Just six months later North Korea successfully tested its fourth nuclear weapon, thereby validating those fears. In 2018 an Israeli spy firm Black Cube was alleged to have tried to lure Kahl and fellow PBC fellow Catherine Tess into providing information on Iranian assets that could be seized as part of civil litigation. It has been reported by Al-Monitor that Kahl is handling the Iran brief on the Biden campaign after having condemned the assassination of Iranian general Qassem Soleimani, the commander of the Quds Force, and bemoaoning subsequent withdrawal of U.S. forces from Iraq. In May 2019 he joined Rachel Maddow in order to hype fears of a U.S. invasion of Iran by President Trump, which of course later events proved was the opposite of the president’s goal. His inclusion in a future administration is sure to lead to friction with both Israel and the Sunni monarchies on the Persian Gulf if the new administration seeks to reimpose the Iran Nuclear Deal.
*To be clear, these individuals are winners since they have had such successful careers without accomplishing anything. We the public, who pay these civil servants are the losers.
Old Dog, Old Tricks
Biden is by no means an innovator in this respect. Five years ago Clinton Cash was published in anticipation of Secretary of State Hillary Clinton’s 2016 bid for the presidency. The author of the book was Peter Schweizer, a distinguished author and speechwriter in the Bush White House who had been published by the New York Times, Wall Street Journal, and other major American newspapers. In its pages Schweizer documented the development of the Clinton Foundation and other philanthropic ventures of the Clintons, in particular focusing on how donations had been pledged by foreign rulers and banks like Goldman Sachs for speaking engagements that seemed to augur to Secretary Clinton dealing favourably with them in her official capacity.
Even The Guardian acknowledged that it showed a clear conflict of interest both for her and former President Bill Clinton. Rather than acknowledge at the time that the ties to China, Saudi Arabia, and corporate plutocrats would tarnish her candidacy, the establishment media zeroed in on some nuanced errors that Schweizer made in describing Clinton’s powers regarding the Uranium One deal. Among those that sprung to Clinton’s defense long after the book was published was then-Fox News anchor Shepard Smith, who claimed that because such authority rested with interagency approval boards, it was improper to label it as a corrupt deal.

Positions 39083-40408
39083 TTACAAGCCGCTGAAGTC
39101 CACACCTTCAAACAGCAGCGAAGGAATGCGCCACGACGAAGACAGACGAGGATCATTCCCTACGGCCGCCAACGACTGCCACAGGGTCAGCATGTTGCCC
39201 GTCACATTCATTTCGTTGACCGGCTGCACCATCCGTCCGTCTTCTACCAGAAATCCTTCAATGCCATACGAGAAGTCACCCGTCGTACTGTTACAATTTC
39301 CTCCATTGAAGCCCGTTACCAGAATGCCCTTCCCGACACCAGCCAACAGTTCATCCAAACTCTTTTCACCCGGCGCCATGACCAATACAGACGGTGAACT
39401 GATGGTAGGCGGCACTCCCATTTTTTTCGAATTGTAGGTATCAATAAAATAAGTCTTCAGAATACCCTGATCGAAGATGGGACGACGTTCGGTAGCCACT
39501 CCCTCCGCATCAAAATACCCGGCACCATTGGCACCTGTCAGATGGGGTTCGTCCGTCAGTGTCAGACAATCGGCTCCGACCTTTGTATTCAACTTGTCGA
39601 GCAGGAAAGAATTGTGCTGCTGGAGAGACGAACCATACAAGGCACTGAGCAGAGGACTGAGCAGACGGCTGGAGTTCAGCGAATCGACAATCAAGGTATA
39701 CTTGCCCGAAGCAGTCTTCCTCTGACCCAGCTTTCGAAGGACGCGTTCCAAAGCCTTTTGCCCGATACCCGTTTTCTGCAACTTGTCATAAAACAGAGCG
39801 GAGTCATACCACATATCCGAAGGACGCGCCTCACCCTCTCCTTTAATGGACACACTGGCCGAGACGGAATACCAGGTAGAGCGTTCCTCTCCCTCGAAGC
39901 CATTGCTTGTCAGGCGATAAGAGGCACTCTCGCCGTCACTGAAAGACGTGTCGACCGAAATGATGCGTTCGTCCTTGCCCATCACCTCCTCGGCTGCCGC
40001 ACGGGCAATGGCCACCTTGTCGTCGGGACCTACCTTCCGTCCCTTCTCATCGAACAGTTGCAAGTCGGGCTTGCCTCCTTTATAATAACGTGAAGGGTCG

Much of the same pattern of behavior concerning the Biden family’s activities with Burisma in Ukraine and in China with Rosemont Seneca was covered by Schweizer in two other books, Secret Empires and Profiles in Corruption. But because he is now a senior editor at Breitbart, no longer writing at approved media outlets, Schweizer’s work is largely ignored.
For the Democrats, the decision by an admiring media to overlook yawning ethical issues in Clinton’s record would lead to a tainted party nomination process and ultimately a backlash at the ballot box in 2016 that elected Donald Trump. Rather than accept the truth that their party leadership has become woefully intertwined with multinational corporate cronies and foreign state actors, the Democrats went into the 2020 election hoping a youthful successor could carry the party into the voting booths with the same hopeful spirit of Obama-Biden. That wish would go unfulfilled as one after another Robert (Beto) O’Rourke, Kamala Harris, Julián Castro and Cory Booker all went up in flames. The only viable candidates during the actual primary were the elderly progressives Bernie Sanders and Elizabeth Warren, South Bend Mayor Pete Buttigieg, and ultimately Obama wingman Joe Biden.
While they didn’t want Biden, the party’s insider class knew that they could cope with him as a controllable stopgap. Those who feel that Joe Biden would be a mild compromise to the right-wing Trump and socialist rival Sanders are deluding themselves. Even if Biden serves only as a caretaker, the incompetent interventionist hawks that he would put into power would solve nothing and spend the next four years padding their resumes, getting ready for their next whirl on the revolving door of academia, lobbying, and government office. It’s not that hard to imagine, since they’re all waiting for this turn right now, in that tony office just across the street from Congress.